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What Makes An Effective Protest Movement?

President Trump’s policies on immigration, refugees and more have prompted millions of people to take to the streets. Many of them are first-time protesters.

Here & Now‘s Eric Westervelt (@Ericnpr) speaks with L.A. Kauffman (@lakauffman), author of “Direct Action: Protest and the Reinvention of American Radicalism,” about the history of protest movements, and which kinds have worked and which have fizzled.

Interview Highlights

On protests against President Trump in a wider context

“There are always, you know, waves that come and go of protests over time but I think what we’re seeing right now is really quite unique and unprecedented. There hasn’t ever been a president who’s been greeted by so many protests in his first month of office, and the character of the protests has been really extraordinary in their breadth, in their diversity, in the number of unlikely places that they’ve shown up. We’re really seeing something that in decades of observing decades of grassroots movements I’ve never seen before.”

On the sustainability of protests

“Obviously you can’t stay in crisis mode and at a fever pitch for year after year after year, but I see a lot of people recognizing that this is the long haul and a lot of people recognizing right now, really, what the movements are doing together is creating a crisis for the Trump administration, and in so doing, managing to slow down some of the worst of the harm. I think people understand that it’s going to take a lot of different approaches, that its not just going to be marching in the street. It’s gonna be the town halls, not just during one winter break but over and over and over again. I think that the deep sense of fear and concern that people are feeling for the future of our country right now is going to sustain more of this than you might expect.”

On why bigger protests don’t necessarily mean better

“There are times when all a big protest does is kind of demonstrate the scale of ones powerlessness, that’s the way a lot of protests felt to me in the late-’80s. There were a lot of times when it just felt like you can bring large numbers of people together but what are you doing but shouting slogans, you know, about changes that are never going to happen. It was particularly sobering, I was very centrally involved in the big protest against the Iraq war in 2003 and the contrast between the millions of people who marched in the streets all around the world on every continent, and the uttering difference of the Bush administration to those protests was really dispiriting. It was a lesson to me in thinking about the limits of the mass mobilizing model. It’s not always about how many people you can bring out. That does important political work, but it’s not always necessarily what brings about change.”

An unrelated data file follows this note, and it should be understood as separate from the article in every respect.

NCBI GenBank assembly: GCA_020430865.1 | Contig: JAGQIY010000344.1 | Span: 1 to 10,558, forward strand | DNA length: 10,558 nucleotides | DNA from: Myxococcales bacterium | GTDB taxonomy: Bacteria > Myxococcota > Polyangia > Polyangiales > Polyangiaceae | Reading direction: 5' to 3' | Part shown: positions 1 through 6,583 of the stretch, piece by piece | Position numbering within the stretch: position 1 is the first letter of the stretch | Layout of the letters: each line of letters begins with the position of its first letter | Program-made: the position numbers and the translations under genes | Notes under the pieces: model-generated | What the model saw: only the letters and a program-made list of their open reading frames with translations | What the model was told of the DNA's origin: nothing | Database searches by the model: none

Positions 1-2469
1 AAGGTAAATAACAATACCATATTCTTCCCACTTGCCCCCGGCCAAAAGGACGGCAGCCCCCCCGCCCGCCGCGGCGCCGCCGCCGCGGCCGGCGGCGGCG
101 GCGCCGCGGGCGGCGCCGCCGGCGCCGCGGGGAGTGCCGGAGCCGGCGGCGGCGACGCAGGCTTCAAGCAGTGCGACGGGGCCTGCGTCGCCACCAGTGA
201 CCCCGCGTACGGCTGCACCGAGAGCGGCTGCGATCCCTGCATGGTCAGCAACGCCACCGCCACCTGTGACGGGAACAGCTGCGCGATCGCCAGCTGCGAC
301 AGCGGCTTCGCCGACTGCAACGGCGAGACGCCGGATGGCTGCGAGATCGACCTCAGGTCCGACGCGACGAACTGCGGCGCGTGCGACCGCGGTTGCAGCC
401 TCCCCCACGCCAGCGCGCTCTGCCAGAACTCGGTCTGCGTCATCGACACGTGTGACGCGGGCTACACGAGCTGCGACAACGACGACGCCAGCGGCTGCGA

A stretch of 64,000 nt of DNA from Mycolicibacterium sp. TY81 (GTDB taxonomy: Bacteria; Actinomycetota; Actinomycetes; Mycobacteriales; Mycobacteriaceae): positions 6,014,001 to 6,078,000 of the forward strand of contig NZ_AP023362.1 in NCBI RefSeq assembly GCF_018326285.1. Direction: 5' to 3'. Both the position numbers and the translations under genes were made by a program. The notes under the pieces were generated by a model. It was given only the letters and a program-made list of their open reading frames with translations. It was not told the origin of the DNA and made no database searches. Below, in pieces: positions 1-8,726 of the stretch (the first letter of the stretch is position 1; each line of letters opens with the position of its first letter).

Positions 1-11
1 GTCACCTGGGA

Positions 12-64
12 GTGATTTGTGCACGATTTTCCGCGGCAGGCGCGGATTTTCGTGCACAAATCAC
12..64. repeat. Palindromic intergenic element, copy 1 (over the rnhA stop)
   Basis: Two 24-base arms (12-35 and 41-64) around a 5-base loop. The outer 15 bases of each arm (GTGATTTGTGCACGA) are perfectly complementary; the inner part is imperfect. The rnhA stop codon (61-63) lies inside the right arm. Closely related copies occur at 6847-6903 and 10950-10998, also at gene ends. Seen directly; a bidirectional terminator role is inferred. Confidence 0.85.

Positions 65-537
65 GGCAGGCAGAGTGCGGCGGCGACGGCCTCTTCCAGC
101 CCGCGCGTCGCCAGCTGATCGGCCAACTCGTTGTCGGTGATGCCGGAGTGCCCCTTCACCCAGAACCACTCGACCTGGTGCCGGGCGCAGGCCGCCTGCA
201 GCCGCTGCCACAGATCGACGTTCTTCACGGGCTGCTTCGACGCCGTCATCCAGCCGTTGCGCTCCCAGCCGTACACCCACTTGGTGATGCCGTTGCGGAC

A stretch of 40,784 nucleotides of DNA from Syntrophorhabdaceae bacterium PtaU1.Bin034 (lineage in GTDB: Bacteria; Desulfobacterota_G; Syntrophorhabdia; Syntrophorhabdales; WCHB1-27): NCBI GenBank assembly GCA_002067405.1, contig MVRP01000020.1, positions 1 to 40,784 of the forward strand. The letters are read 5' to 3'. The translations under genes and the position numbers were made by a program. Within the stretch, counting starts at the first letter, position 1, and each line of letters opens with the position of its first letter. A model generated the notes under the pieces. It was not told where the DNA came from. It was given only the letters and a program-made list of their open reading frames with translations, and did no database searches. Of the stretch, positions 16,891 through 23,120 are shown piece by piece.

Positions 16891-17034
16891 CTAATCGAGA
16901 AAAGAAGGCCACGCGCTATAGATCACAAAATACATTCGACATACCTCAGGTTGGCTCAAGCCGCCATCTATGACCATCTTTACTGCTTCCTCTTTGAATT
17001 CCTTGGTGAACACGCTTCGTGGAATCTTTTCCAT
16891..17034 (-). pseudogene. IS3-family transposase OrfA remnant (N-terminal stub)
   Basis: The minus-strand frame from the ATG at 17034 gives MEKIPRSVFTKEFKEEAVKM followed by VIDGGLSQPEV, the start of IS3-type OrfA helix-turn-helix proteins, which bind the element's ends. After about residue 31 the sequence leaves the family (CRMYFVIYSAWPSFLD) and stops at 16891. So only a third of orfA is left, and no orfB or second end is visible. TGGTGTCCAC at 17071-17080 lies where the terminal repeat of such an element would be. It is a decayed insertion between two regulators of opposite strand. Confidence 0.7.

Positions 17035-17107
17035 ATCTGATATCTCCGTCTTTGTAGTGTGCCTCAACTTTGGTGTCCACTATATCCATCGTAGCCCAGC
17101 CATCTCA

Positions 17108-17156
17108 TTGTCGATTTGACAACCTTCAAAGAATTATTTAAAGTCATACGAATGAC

On the Vietnam May Day protests in 1971

“It was this attempt to shut down the federal government through non-violent direct action. The slogan was, ‘If the government won’t stop the war, the people will stop the government.’ Somewhere around 25,000 people came and used their bodies and things like newspaper boxes and cars with deflated tires and whatever else they could put their hands on to blockade the streets of Washington D.C., to block the bridges leading into town, and to try and shut down all business for the day. This was enormously controversial at the time barbecue of how disruptive it was, but it also was incredibly unnerving to the Nixon administration. Here was a non-violent protest that couldn’t be dismissed as rioting hooligans, they were really holding to non-violent discipline. They were bringing what felt like the specter of revolution right to the doorstep of the White House. They made something like 7,000 arrests that day, the largest number of arrests in any day in U.S. history. But most importantly, what wasn’t visible at the time was the Nixon administration decided they needed to speed up the withdrawal from Vietnam. They didn’t want to face that level of unrest again…

“It was this moment when a bunch movements that are now kind of called the ‘identity politics’ movements — the gay liberation movement, the women’s liberation movement, the Black Power movement, and the Chicano and Puerto Rican movement were still either in the upswing or still pretty powerful, and May Day was this moment when the model of single left, a single unified party or organization where everyone follows a single leadership and a single program started to give way to the model that we have now, which is a model of networked resistance. We have a movement of movements, and that self-mobilizing energy is one of the things that I think is so extraordinary about the resistance that we’re seeing now.”

On the main takeaways from history

“That protests work. It doesn’t always work under all circumstances, but particularly when groups are willing to be bold in their tactics and persistent in their approach within the broad discipline of non-violent action, but using the whole array of tactics, including the strongest ones. In those circumstances, movements win much more than when they rely solely on established channels of influence like lobbying or calling their member of congress. It’s the movements that are willing to take risks, and willing to do bold action over time, that are the most successful.”

Copyright 2021 NPR. To see more, visit https://www.npr.org.